How’s your iPhone 5’s data connection where you live? Did you know that if your signal is poor, and your handset is always struggling to get a decent data connection, it could mean that your battery life won’t last as long between charges?
That’s according to iLounge’s review of the iPhone 5, which looks at the handset’s battery life performance. Although they found that battery life is almost always fairly good on Apple’s latest smartphone, more power is consumed when you make calls or transfer cellular data over a weak signal.
if you’re using your iPhone 5 in places a with a very strong (4- to 5-bar) LTE or 3G signal, your cellular battery life may approach that number [8 hours], but if not, the cellular antenna will struggle to maintain a signal, and fall well short. Because LTE and 3G/4G towers are in a state of build-out flux right now, our tests suggest that many LTE users won’t come close to Apple’s promised numbers.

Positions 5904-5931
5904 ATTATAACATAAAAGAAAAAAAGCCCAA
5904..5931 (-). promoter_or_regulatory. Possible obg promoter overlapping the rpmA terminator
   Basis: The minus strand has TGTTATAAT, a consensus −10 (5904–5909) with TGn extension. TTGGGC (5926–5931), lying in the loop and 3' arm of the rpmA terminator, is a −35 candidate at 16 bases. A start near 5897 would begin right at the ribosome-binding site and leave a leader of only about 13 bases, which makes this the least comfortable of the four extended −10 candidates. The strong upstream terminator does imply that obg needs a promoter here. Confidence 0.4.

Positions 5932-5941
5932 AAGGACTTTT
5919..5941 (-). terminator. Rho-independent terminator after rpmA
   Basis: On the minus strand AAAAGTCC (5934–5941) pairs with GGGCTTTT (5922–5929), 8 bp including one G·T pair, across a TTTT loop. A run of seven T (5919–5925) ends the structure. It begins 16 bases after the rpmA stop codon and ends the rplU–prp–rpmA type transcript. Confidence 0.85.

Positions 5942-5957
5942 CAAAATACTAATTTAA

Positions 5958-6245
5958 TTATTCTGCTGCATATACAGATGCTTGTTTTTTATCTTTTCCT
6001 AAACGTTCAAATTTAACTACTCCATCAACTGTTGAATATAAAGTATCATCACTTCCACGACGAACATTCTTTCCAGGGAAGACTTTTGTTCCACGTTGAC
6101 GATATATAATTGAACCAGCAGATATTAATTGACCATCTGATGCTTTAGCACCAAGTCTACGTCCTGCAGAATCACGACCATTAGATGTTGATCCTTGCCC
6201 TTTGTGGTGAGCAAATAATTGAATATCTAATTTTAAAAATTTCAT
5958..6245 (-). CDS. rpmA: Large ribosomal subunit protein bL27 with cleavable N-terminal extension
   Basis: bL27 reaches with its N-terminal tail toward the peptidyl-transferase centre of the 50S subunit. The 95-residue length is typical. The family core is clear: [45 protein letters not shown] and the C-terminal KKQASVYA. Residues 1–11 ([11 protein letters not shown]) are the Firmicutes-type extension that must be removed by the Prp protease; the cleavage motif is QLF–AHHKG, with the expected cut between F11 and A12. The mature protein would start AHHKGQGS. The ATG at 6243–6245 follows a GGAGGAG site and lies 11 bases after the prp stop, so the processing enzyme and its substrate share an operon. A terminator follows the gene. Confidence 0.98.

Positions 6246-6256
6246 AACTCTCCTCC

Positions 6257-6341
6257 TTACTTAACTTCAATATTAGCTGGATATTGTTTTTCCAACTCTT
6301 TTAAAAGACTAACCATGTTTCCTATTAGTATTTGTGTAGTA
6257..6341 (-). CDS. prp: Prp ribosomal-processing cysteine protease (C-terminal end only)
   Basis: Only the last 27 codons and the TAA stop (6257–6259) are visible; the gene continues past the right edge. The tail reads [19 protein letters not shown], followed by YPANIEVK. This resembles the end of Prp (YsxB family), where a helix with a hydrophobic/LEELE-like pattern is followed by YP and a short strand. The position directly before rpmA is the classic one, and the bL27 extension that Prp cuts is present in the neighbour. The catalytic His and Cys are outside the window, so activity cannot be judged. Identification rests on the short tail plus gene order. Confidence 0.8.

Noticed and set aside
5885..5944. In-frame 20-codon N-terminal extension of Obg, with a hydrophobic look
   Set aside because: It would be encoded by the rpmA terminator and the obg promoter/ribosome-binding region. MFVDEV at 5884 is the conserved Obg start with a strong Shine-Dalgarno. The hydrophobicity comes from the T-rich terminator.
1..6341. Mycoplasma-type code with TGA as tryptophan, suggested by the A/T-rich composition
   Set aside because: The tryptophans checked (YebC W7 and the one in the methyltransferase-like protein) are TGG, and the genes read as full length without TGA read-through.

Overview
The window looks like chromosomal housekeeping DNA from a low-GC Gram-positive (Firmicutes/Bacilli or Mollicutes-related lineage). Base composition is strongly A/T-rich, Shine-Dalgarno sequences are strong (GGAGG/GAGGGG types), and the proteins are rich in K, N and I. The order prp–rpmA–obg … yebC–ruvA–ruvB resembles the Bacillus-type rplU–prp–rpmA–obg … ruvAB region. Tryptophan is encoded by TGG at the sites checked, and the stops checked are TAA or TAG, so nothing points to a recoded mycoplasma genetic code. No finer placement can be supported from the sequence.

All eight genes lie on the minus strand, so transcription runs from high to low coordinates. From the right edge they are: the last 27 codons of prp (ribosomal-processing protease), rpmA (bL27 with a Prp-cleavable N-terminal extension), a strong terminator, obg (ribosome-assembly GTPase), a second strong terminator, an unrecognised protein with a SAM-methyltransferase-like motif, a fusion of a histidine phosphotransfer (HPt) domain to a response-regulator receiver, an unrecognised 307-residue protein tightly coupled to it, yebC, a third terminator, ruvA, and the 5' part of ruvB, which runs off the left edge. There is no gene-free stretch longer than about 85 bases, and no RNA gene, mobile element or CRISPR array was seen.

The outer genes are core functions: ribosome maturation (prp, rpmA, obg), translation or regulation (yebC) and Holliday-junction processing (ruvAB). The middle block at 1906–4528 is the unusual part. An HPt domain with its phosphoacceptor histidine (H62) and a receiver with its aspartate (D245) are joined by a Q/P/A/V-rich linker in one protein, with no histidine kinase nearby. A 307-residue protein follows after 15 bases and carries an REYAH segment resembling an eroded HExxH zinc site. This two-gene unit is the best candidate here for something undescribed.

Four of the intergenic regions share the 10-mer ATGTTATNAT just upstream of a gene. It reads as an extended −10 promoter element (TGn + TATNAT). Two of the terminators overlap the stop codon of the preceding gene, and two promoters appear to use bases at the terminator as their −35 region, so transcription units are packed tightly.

Of course, battery life is always a relative subject, because so many different factors can have an impact on it — including the brightness of the display, whether or not Bluetooth is switched on, and of course the general health of the battery itself.
What’s more, this type of thing isn’t new to the iPhone 5 — or indeed just the iPhone; it’s common among all mobile devices. Think about it: having a weak signal means your iPhone has to work harder to maintain a good connection, and it’s always searching for something better. In addition to this, everything you download or upload takes longer, which is directly impacting your battery life.
Personally, I get a full (five-bar) GRPS connection where I live, and I’m always connected to my home Wi-Fi network. Under those conditions, my iPhone 5’s battery life has been incredible. I’m charging it every other day now, whereas my iPhone 4S had to be plugged in every single evening at around 9 p.m.